At OSCER, the team migrated from Fedora, the community version, to Red Hat Enterprise Linux, the commercial version, before the first cluster went live. “We brought in Red Hat Enterprise Linux in fall 2003; and that was the end of the story,” said George. “And we just recently upgraded to Red Hat Enterprise Linux 6.2.”

Each of the OU UNIX team members is a Red Hat Certified Engineer, as are several of the OSCER operations team, and all are active in the open source and Red Hat communities. “We keep in touch with the community to stay informed on the latest Red Hat technologies,” said Robertson.

Benefits:

Significant cost savings, stability, ease of use, and a strong ecosystem

“The ease of use is a major benefit,” said Weigel. “Updating our Red Hat Enterprise Linux systems is much easier than trying to patch Solaris files; and the proof is in the size of our team. We are a small group, and have been able to keep more than 200 Red Hat Enterprise Linux machines up and running without extra help. That’s a big check mark for operational efficiency.”

This ease of use was especially appreciated when the Banner student system was being deployed. No real standardized configuration and provisioning methodology exists for Oracle Real Application Clusters (RAC) nodes. “As a team, we had to come up with a design that we could repeat for all RAC clusters within the infrastructure,” said Swaminathan. “We have multiple environments—development, quality assurance (QA), and production—for both the student and PeopleSoft systems. Being able to do one standard template, and repeat it, do a design change and repeat it, has been great.”

“We’ve become very efficient in our operational ‘to dos,’” said Austin Grice, another IT analyst on the UNIX team. “All this is possible because of the migration to Red Hat Enterprise Linux, and the standard set of tools available for it.”

“University IT departments need to serve dozens of independent researchers, each of them basically needing their own IT departments when they get grants and embark on projects,” said Swaminathan. “So we have an entire stack of workload deployments at any given time. Without an agile infrastructure made possible by Red Hat Enterprise Linux, we simply wouldn’t be able to do it.”

Also, individual academic departments have specific service level agreements (SLAs), and frequently, one will need an additional web server or additional node, or a LAMP (Linux, Apache, MySQL, and PHP) stack as a separate node. “It’s easy to take our baseline template and make some changes to help that department,” said Weigel.

This agility is also important when the OU UNIX team has to integrate with central resources. We have actually reduced a lot of the footprint in our database, the cooling and other costs, because of virtualizing under Red Hat Enterprise Linux. We’re also able to talk to Microsoft services for email and authentication,” said Swaminathan.

For the OU UNIX team, the proof that Red Hat Enterprise Linux is working for the university is the user satisfaction.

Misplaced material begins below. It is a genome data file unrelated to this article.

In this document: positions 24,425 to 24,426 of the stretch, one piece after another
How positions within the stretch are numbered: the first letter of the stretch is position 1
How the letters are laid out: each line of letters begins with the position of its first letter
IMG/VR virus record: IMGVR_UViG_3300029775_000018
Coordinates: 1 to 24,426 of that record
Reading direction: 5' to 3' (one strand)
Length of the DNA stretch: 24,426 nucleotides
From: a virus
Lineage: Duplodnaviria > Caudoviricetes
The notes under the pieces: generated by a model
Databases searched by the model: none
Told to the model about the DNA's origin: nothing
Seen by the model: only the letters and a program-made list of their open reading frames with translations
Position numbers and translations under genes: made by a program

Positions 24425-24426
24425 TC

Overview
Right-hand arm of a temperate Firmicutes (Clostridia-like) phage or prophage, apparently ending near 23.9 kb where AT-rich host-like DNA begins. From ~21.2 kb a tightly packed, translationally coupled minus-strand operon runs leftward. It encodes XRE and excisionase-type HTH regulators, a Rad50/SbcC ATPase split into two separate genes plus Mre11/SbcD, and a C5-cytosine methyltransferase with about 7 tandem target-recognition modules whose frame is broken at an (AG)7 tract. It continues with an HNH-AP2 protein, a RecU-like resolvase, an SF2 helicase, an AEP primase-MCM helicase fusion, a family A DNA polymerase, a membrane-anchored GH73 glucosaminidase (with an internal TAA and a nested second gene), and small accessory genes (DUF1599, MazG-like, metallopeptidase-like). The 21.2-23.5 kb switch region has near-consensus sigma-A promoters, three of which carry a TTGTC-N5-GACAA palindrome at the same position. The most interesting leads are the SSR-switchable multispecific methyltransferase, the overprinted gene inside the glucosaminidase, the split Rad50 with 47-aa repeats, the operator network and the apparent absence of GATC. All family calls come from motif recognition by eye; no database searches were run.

“Everything is for the students. Red Hat Enterprise Linux allows us to sustain the performance and high level of service that we currently provide to our students,” said Weigel.

“Our supercomputing capacity has grown by a factor of 100 and our supercomputing user population has grown by a factor of 20 since we opened our doors,” said Neeman. “And we double our user base every two and a half years. This is impressive when you consider that we’re an academic institution with very high turnover as students graduate and move on. Even taking that into account, we’ve seen exponential growth in the number of students, faculty, and staff taking advantage of the resources we provide.”

”We made our choice of Red Hat Enterprise Linux because of its proven security and stability, and its vast ecosystem,” said George. “That ecosystem is partly human, as other people at other institutions are doing similar things with this technology. But it’s also technical as a lot of technologies on the market today are validated or certified against a limited subset of products.”

When OSCER purchases a supercomputing cluster, the IT staff has to make choices both among vendors and also among several different categories of subsystems—not just the CPU, or the server the CPU sits in, but storage, software, and multiple types of networks, such as Ethernet and others. “Our confidence is higher, and our support contracts are more solid, if our technology choices correspond well to what the various subsystems have been certified against,” said Neeman.

“In principle, we could build everything from source, which would be quite labor intensive. Some institutions that do that are very successful. But what that would mean, in practice, is that we’d have no time to help our users be productive,” said Neeman. “We don’t have an unlimited budget. The technology choices we make represent balances and tradeoffs.” By doing things like tweaking the Linux kernel, Neeman’s team would have to focus its resources internally rather than outwardly toward the users. “We would be cheating our users out of the help they need to be productive, to produce publishable research,” said Neeman.

“Stability and the ecosystem, both at the technology and human level, are what matter to us,” said Neeman. “If we know an operating system has both those things, that makes it very attractive for us.”